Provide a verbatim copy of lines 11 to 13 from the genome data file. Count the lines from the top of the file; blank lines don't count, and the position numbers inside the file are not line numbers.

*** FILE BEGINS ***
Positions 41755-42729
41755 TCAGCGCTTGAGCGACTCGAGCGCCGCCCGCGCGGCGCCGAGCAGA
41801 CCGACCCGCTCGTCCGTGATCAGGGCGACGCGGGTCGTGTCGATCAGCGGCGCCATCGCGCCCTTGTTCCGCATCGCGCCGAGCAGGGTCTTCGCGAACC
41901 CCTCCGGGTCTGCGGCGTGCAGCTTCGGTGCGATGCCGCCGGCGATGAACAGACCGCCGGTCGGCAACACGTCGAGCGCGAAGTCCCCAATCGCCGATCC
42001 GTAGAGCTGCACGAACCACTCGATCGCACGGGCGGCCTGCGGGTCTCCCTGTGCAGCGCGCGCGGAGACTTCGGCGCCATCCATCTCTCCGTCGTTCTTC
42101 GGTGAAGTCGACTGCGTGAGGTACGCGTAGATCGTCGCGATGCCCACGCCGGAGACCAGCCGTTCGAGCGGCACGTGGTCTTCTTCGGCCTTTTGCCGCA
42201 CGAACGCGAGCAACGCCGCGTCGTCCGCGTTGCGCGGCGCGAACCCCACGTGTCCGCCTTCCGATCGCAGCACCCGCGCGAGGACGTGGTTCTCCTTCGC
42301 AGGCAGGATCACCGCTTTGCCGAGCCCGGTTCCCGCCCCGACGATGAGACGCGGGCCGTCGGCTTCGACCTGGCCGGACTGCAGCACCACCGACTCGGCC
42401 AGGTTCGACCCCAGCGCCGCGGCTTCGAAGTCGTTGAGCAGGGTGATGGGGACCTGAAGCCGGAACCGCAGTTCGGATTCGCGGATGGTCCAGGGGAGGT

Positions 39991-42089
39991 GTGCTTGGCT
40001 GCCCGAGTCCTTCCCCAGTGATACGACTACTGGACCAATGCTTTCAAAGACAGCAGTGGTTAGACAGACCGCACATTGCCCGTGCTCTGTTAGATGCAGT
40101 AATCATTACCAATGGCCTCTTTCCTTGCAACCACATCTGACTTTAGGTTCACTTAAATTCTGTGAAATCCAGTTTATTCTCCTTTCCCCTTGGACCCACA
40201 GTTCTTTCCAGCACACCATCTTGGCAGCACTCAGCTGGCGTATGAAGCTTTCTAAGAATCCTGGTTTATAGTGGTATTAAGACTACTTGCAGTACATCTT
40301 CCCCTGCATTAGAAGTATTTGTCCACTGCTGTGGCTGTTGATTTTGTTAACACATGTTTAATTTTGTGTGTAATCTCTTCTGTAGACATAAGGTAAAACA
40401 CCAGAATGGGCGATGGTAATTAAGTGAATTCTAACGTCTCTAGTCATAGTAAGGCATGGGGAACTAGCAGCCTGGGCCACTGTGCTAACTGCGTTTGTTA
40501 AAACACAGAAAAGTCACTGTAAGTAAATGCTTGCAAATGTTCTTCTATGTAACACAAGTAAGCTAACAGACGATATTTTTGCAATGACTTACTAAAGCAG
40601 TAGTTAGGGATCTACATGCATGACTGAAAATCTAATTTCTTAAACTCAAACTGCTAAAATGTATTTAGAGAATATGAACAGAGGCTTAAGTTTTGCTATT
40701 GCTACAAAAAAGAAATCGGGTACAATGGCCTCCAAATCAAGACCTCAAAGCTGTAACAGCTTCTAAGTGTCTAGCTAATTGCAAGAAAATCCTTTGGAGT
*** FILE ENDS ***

39991 GTGCTTGGCT
40001 GCCCGAGTCCTTCCCCAGTGATACGACTACTGGACCAATGCTTTCAAAGACAGCAGTGGTTAGACAGACCGCACATTGCCCGTGCTCTGTTAGATGCAGT
40101 AATCATTACCAATGGCCTCTTTCCTTGCAACCACATCTGACTTTAGGTTCACTTAAATTCTGTGAAATCCAGTTTATTCTCCTTTCCCCTTGGACCCACA